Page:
Day of the Dead
a picture series...by Samuel
My stay in San Blas was one of complete immersion, I lived and ate and suffered the daily contingencies of my hosts, especially the water shortage that saw the entire community without water for the five days leading up to the festival. I was warmly received and led into the heart of the festival, the kitchens where the ritual foods were prepared and the altars where the dead would return......

an ongoing series started in October 2000...

The Night Ride, pastel on paper, 2000
The Visitor, pastel on paper, 2001
Dreaming of Ensor at Ostend, pastel on paper, 2000
Water Shortage, pastel on paper, 2000
Lambertina's kitchen, pastel on paper, 2005
Viva Zapata, pastel on paper, 2000
Tamales y Atole, pastel on paper, 2000
Totopos, pastel on paper, 2005
Preparing the Ritual Feast, charcoal on paper, 2000
Day of the Dead Bread, pastel on paper, 2005
Day of the Dead, pastel on paper, 2000
Tehuanas, pastel on paper, 2005
Nacimiento de Sol y Luna, pastel on paper, 2000
Bruja Sexual, pastel on paper, 2000
Guie' Bigua pastel on paper, 2005
El Bojemio, pastel on paper, 2000
My Dentist, pastel on paper, 2000
Autoretrato, pastel on paper, 1998
During October an November 2000, I was invited by Mayra J. Desales to attend the Zapotec Day of the Dead celebrations, in San Blas Atempe, on the Pacific Coast of the Isthmus of Tehuantepec. This is a pre-Colombian celebration of the return of the spirits of the dead to visit their living family members. A long tradition of Mexico and the Zapotec people.

I am a painter who has painted in Meso-America for the last twenty years, especially in the countryside and especially among various indigenous peoples of Nicaragua, Guatemala and Mexico. For me, this was a great opportunity to see the dream life of the people and to experience the duality of life and death. To experience this metaphorical mind that thinks of life and death in the same moment, as a single entity. A duality that I think is at the heart of the Mexican national identity.

Arriving from Europe, I had a set of pastels and twenty sheets of paper. I began to paint right away, looking at the preparations for the holiday all along the way from Mexico city through Oaxaca and in San Blas Atempe. I began to see skeletons everywhere. Not only those that other artists were creating for the holiday, but the more I looked the more I saw other people and myself as skeletons. I began to see through the flesh of everyday life and see the constant of our bony structure.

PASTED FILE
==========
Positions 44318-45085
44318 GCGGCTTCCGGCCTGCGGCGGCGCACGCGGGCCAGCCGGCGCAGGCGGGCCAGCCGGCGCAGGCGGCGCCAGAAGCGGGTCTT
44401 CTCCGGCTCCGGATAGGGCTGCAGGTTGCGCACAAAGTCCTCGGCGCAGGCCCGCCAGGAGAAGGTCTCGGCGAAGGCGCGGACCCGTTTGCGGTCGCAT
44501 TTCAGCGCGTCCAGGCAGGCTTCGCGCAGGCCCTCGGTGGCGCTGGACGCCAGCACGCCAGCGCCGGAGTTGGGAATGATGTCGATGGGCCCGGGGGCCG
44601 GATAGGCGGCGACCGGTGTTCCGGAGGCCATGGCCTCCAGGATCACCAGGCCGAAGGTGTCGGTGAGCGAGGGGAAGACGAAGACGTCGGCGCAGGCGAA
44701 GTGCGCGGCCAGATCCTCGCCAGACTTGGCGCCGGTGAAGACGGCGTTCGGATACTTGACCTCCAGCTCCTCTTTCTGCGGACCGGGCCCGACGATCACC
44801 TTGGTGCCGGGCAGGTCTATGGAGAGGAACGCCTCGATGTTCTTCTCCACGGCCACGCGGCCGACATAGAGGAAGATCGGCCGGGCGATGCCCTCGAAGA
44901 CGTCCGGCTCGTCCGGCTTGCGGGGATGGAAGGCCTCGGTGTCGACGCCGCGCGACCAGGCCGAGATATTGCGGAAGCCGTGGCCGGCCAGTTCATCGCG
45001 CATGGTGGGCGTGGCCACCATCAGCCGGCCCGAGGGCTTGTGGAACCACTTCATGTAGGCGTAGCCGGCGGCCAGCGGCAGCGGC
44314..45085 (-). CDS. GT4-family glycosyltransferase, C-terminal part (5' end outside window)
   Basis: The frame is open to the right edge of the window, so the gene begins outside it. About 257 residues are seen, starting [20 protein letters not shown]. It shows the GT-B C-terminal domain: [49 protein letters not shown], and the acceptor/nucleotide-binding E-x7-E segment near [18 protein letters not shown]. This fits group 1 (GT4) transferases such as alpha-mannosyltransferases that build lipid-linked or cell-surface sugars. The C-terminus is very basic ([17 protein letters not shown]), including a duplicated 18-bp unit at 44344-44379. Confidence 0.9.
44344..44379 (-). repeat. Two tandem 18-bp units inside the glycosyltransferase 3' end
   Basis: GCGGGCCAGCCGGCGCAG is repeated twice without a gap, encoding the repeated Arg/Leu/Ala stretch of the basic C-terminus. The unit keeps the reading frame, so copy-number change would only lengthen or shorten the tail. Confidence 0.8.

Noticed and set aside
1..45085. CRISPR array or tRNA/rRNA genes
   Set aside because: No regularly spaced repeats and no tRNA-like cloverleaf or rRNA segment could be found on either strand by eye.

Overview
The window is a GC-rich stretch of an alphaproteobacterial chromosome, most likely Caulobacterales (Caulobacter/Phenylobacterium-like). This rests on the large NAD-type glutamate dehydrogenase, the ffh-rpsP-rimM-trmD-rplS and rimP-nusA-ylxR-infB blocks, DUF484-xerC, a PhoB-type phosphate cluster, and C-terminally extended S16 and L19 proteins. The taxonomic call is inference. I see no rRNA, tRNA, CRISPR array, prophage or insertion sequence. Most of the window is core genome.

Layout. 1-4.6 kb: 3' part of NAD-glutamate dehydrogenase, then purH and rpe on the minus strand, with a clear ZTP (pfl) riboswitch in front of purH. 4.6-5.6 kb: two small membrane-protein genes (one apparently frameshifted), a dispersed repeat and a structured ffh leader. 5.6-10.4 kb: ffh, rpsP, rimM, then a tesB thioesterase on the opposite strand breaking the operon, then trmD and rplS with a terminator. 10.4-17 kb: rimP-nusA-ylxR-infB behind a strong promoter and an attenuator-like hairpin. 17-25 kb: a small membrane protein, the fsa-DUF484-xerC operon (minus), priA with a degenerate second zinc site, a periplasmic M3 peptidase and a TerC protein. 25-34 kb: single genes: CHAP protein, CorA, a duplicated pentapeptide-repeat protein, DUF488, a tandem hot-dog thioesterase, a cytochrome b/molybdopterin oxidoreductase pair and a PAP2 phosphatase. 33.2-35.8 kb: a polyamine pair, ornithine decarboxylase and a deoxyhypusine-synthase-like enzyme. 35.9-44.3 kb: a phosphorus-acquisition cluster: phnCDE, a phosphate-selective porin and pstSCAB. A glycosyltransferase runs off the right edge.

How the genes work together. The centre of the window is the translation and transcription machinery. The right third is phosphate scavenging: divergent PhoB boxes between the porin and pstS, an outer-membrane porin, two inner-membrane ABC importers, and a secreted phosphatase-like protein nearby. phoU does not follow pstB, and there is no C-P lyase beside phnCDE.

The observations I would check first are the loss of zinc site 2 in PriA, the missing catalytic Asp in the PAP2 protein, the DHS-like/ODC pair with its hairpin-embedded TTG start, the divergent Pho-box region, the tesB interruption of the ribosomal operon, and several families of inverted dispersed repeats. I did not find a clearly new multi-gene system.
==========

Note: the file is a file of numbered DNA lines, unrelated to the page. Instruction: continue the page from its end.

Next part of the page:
My stay in San Blas was one of complete immersion, I lived and ate and suffered the daily contingencies of my hosts, especially the water shortage that saw the entire community without water for the five days leading up to the festival. I was warmly received and led into the heart of the festival, the kitchens where the ritual foods were prepared and the altars where the dead would return.

My Objective as a painter was to see, to document and to express the drama of the moment.

I drew naturalistically, figuratively, with the narrative in mind. I used charcoal first, on paper 18 by 24 inches, then when the drawings were fixed. I used the natural environment to inspire the colors. These colors might be called “Mexican” , they often are, but they are also radiant primary colors that attempt to invest the images of skeletons with the vibrance of life.

The project was very successful, the pictures represent the reality of the event and at the same time, suggest the complex psychological reality that the Zapotecs live with…I find the concept; the duality, inspiring and a channel to another view of life, as enduring and eternal…

It is amazing to me to see the pictures in retrospect and realize that these people are celebrating a very ancient view of the world and human experience, which they are still enjoying…The pictures have a poetry in them that makes me wonder what difference the contemporary political struggles of Mexico and the explosive economies of our time make to a people who are essentially occupied with a world view that began long ago and advances independent of day to day life. A world view that includes the ancestors…A world view, of life, that includes death…

Samuel in San Blas Atempe, Mexico
November 2000
.....Did you enjoy your tour! Would you like to buy a painting? Note that most of the paintings are made on archival museum quality paper that will last for generations. Sam uses Shmincke pastel pigments which give the bright colours you will be enchanted with! The paintings are available for the price of 700.00$ USD shipped, unframed, anywhere in the world. do not hesitate to contact us if you have any questions --we travel many months of the year, so the best way to get in touch with us is through Cyber... e-mail us at: sam@dragondancetheatre.net
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Charcoal on paper, by Sam Kerson
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